The second of World Heritage UK’s annual networking meetings took place at the New Lanark Mills World Heritage Site in July. Over 30 delegates enjoyed exploring this remarkable place between Glasgow and Edinburgh, and hearing presentations from a variety of knowledgeable speakers.
Some of the delegates enjoying the roof garden. Copyright: Historic Environment Scotland
The theme of the meeting was ‘Running the Business of World Heritage’ and there was plenty of commercial experience to share from UK and international WHS examples. We heard about the visitor centres at Stonehenge in Wiltshire and the Al Falaj in Oman, masterplanning at Kew Gardens and financial strategy at Fountains Abbey, telling the story at Durham Cathedral, customer experience at Edinburgh Castle and ‘big picture’ visioning at New Lanark itself. Plenty of discussion time too and the networking was enhanced with fine food at the Mill One Hotel restaurant.
Delegates to the 2017 World Heritage UK Networking and General Meeting. Copyright Chris Mahon
Thanks to David Holroyd, Justin Scully, Chris Blandford, Jane Gibson, Heather Sebire, and Gillian MacDonald for giving the talks, Graham U’ren, Beth Thomas and Sam Rose for chairing sessions, to Jane Masters and her tour guides at the New Lanark Trust for hosting us at the excellent Mill One Hotel and to Historic Environment Scotland for supporting the event.
David Holroyd and Graham U’ren presenting. Copyright Chris Mahon
If you haven’t yet visited the New Lanark World Heritage Site, do go if you can. There is an amazing cultural story to be heard here and the Falls of Clyde is a great natural feature without which the mills would not have been built.
Welcome to the UNESCO World Heritage Site at New Lanark. Copyright: Chris Mahon
Wasdale – copyright Andrew Locking
From the World Heritage Committee meeting in Krakow, Poland, the UK National Commission for UNESCO announced yesterday:
The English Lake District, a cultural landscape in North West England that inspired Romantic poets and conservationists including William Wordsworth, John Ruskin and Beatrix Potter, has been inscribed onto UNESCO’s World Heritage List.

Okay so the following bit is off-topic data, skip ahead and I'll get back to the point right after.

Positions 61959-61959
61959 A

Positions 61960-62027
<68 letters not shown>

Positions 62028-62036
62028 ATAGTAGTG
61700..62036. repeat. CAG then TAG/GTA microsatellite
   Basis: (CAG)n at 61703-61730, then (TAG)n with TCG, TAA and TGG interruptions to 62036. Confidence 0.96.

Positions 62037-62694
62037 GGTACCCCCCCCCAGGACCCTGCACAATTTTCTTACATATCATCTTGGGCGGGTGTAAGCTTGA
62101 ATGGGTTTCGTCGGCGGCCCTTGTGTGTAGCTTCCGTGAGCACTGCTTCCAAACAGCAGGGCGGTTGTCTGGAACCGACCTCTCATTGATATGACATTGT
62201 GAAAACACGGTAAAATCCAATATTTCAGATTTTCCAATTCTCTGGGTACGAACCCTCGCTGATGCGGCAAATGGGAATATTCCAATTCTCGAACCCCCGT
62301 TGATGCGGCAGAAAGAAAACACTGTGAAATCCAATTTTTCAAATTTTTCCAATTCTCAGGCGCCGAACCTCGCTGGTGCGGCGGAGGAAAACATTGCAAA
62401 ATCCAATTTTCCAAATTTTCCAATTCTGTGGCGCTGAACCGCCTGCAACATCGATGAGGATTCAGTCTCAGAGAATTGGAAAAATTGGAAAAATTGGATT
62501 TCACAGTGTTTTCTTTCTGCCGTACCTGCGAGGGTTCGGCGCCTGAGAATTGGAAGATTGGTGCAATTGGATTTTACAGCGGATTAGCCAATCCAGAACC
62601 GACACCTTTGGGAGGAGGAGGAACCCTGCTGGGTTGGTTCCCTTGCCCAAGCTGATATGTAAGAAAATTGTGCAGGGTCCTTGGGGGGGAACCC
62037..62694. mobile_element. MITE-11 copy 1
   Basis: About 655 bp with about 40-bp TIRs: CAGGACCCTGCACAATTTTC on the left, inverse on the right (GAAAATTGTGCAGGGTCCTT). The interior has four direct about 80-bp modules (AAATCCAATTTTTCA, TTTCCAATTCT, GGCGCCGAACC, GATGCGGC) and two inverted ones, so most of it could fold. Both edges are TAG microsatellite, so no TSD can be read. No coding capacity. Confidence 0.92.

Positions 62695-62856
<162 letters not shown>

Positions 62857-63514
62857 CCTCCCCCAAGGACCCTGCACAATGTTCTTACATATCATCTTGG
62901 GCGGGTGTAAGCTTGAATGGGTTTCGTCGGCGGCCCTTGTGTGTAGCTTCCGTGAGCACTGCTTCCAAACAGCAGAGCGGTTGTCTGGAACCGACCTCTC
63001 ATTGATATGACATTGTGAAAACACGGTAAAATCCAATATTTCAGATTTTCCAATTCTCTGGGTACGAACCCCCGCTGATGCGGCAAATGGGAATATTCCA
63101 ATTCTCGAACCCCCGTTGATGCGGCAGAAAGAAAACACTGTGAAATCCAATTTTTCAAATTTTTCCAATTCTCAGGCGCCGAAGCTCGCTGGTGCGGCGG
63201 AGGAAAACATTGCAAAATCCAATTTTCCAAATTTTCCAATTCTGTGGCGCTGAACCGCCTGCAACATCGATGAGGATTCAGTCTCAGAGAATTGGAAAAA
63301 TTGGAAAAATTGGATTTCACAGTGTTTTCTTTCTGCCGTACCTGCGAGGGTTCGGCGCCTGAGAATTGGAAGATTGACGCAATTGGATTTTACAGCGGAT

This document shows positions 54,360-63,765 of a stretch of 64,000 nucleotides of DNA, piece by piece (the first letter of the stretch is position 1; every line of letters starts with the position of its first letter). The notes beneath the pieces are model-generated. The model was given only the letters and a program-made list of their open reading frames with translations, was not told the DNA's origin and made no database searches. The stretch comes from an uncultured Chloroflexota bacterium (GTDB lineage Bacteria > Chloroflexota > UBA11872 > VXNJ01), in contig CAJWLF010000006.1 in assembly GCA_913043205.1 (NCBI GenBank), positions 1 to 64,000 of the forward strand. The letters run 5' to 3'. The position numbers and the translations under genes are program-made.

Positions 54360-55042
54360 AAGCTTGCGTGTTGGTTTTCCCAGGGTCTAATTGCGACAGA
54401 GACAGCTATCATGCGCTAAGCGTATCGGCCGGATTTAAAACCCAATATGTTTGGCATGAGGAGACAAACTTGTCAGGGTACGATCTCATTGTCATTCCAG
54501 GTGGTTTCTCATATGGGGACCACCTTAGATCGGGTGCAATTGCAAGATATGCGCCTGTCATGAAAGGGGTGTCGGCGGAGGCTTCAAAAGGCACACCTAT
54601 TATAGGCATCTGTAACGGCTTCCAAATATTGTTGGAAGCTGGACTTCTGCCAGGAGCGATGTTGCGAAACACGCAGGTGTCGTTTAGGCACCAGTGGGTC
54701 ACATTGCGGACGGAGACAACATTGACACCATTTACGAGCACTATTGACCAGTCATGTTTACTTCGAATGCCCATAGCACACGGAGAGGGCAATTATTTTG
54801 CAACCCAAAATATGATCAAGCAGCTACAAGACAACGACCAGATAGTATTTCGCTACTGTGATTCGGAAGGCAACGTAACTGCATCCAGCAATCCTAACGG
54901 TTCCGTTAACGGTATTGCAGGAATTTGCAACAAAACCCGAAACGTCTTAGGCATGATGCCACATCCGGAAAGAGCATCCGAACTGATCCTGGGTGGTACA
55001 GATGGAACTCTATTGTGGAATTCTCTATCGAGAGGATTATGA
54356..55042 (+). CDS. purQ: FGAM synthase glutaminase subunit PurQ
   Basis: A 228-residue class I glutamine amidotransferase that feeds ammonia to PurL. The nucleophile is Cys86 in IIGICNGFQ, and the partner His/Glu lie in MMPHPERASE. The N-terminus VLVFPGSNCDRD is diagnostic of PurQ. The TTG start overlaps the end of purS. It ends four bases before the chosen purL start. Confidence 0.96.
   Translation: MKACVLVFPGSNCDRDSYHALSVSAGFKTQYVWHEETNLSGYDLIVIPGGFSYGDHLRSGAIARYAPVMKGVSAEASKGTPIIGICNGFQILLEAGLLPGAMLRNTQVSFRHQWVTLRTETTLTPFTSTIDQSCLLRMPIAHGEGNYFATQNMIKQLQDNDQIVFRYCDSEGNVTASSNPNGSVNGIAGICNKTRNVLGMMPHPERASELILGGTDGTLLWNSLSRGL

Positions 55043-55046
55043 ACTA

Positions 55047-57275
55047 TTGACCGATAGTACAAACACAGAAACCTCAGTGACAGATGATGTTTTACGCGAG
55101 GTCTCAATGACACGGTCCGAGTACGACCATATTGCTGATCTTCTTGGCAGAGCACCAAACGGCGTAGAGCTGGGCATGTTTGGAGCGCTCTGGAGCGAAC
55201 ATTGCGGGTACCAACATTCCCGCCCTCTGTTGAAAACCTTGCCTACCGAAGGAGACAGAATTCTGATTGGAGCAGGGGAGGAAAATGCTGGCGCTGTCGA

The Lake District was inscribed as a UNESCO World Heritage Site by the World Heritage Committee at its 41st session in Krakow, Poland, in July 2017.
World Heritage Sites are areas recognised for their ‘Outstanding Universal Value’ (OUV), meaning their cultural or natural heritage transcends national boundaries and is of importance to present and future generations of all humanity. Recognised for its landscape of mountains, valleys and lakes intertwined with over 1,000 years of human activity, the Lake District will now become the UK’s 31st World Heritage Site, and one of five World Heritage Sites in the UK recognised as a “cultural landscape.”
The UK’s 31 World Heritage Sites form an important part of the diverse UNESCO family in the UK. This now includes over 160 UNESCO designations such as Creative Cities, Global Geoparks, Biosphere Reserves and UNESCO Chairs. All these designations are working toward the common aim of enhancing peace, security and sustainable development by fostering international collaboration through education, science, culture, communication and information.
 These are Royal Botanical Gardens, Kew (England), St Kilda (Scotland), Blaenavon Industrial Landscape (Wales), and the Cornwall and West Devon Mining Landscape (England).